This fundamental problem of computer security also exists for the file systems of other operating systems. After an attacker has physical access to the disk, the NTFS permissions—and most other safeguards—can be easily bypassed. Obvious physical security measures that your organization can implement include restricted access to buildings, installation of magnetic locks on server rooms, use of locks in server racks, and use of docking station locks for portable computers. In addition to these security measures, we recommend the following additional technologies that can help lessen the impact of these types of attacks:
- Use BitLocker Drive Encryption to encrypt the drives of servers and client computers that contain sensitive information, user accounts, or computers that are not in a secured location, such as branch office servers and mobile computers. This helps prevent data loss if the drive is removed or tampered with, as well as providing a start-up authentication method.
- Deploy Windows Server 2008 read-only domain controller (RODCs) in branch offices instead of standard domain controllers. This mitigates the vulnerability that an attacker could modify the Active Directory Domain Services (AD DS) database on a running domain controller to grant access to malicious users or computers.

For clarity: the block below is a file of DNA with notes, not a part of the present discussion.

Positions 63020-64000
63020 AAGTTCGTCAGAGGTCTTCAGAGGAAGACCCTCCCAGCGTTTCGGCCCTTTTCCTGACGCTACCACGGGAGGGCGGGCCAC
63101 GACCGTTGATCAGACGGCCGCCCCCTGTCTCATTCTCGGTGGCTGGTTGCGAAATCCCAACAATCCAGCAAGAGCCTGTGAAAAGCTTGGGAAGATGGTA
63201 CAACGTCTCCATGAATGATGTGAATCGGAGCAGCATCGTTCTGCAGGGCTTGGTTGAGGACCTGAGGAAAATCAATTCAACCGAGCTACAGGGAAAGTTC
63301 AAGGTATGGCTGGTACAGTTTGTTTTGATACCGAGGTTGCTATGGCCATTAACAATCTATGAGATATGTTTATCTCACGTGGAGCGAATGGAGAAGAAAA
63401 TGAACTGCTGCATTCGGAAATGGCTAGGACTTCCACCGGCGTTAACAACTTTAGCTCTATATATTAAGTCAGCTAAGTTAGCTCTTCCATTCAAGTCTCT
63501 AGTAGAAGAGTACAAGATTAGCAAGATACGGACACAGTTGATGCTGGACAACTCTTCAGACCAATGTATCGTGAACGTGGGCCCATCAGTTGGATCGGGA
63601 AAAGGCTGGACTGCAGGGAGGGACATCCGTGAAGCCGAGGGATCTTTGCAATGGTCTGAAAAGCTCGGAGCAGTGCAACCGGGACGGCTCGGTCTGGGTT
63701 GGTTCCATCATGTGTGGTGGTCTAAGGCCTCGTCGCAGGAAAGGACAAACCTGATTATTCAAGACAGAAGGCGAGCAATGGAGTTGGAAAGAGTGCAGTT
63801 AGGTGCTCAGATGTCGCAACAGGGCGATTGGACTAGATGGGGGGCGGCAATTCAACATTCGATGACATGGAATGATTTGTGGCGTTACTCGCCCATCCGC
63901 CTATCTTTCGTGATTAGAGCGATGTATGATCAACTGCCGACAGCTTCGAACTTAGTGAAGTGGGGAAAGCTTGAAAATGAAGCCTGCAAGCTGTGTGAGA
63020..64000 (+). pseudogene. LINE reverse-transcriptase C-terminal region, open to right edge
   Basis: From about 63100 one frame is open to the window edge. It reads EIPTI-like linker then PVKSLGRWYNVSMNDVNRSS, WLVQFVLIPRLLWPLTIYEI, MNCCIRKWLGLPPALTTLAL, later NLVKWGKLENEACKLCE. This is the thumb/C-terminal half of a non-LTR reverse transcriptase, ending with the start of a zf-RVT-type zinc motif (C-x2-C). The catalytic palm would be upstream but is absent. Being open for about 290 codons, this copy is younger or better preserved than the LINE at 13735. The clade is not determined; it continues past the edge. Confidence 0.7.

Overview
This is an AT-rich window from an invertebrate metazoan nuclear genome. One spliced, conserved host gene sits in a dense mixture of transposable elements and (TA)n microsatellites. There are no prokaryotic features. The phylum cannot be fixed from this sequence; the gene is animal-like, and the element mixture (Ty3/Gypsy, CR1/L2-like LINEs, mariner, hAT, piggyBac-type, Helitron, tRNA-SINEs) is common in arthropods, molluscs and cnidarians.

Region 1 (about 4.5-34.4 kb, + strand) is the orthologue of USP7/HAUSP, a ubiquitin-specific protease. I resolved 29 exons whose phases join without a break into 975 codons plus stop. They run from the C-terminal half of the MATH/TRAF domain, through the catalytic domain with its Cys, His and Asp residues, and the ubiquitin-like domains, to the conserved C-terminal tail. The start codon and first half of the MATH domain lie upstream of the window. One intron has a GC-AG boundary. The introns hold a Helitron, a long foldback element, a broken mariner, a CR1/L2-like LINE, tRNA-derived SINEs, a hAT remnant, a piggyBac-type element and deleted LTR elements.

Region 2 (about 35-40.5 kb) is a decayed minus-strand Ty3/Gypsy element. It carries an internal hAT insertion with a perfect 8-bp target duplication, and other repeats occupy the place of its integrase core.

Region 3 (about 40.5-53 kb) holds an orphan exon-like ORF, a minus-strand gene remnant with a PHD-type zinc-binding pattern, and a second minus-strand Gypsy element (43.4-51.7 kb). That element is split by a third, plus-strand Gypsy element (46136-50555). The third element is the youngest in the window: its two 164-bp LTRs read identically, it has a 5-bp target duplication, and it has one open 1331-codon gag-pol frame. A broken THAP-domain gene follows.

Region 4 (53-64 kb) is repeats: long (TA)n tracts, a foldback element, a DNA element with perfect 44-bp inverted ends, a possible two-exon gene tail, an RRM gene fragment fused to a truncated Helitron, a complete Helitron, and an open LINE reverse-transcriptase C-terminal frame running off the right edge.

- Use EFS to encrypt user data. Instruct users to use their domain accounts and either configure it without a recovery agent or configure it for domain administrator accounts rather than the local Administrator account.
- Use BIOS passwords to deny unauthorized users the ability to easily start computers within your organization.
- Configure the system BIOS to disable the ability of computers to start from CD drives and floppy disk drives. This configuration can help prevent unauthorized users from starting computers by using their own operating system.
Files that you cannot protect with ACLs can be easily viewed, changed, or deleted by unauthorized users who can access them locally or over the network. Other files can be protected with ACLs, but encryption provides much more protection and is a viable option for files that must be accessible only to a single user.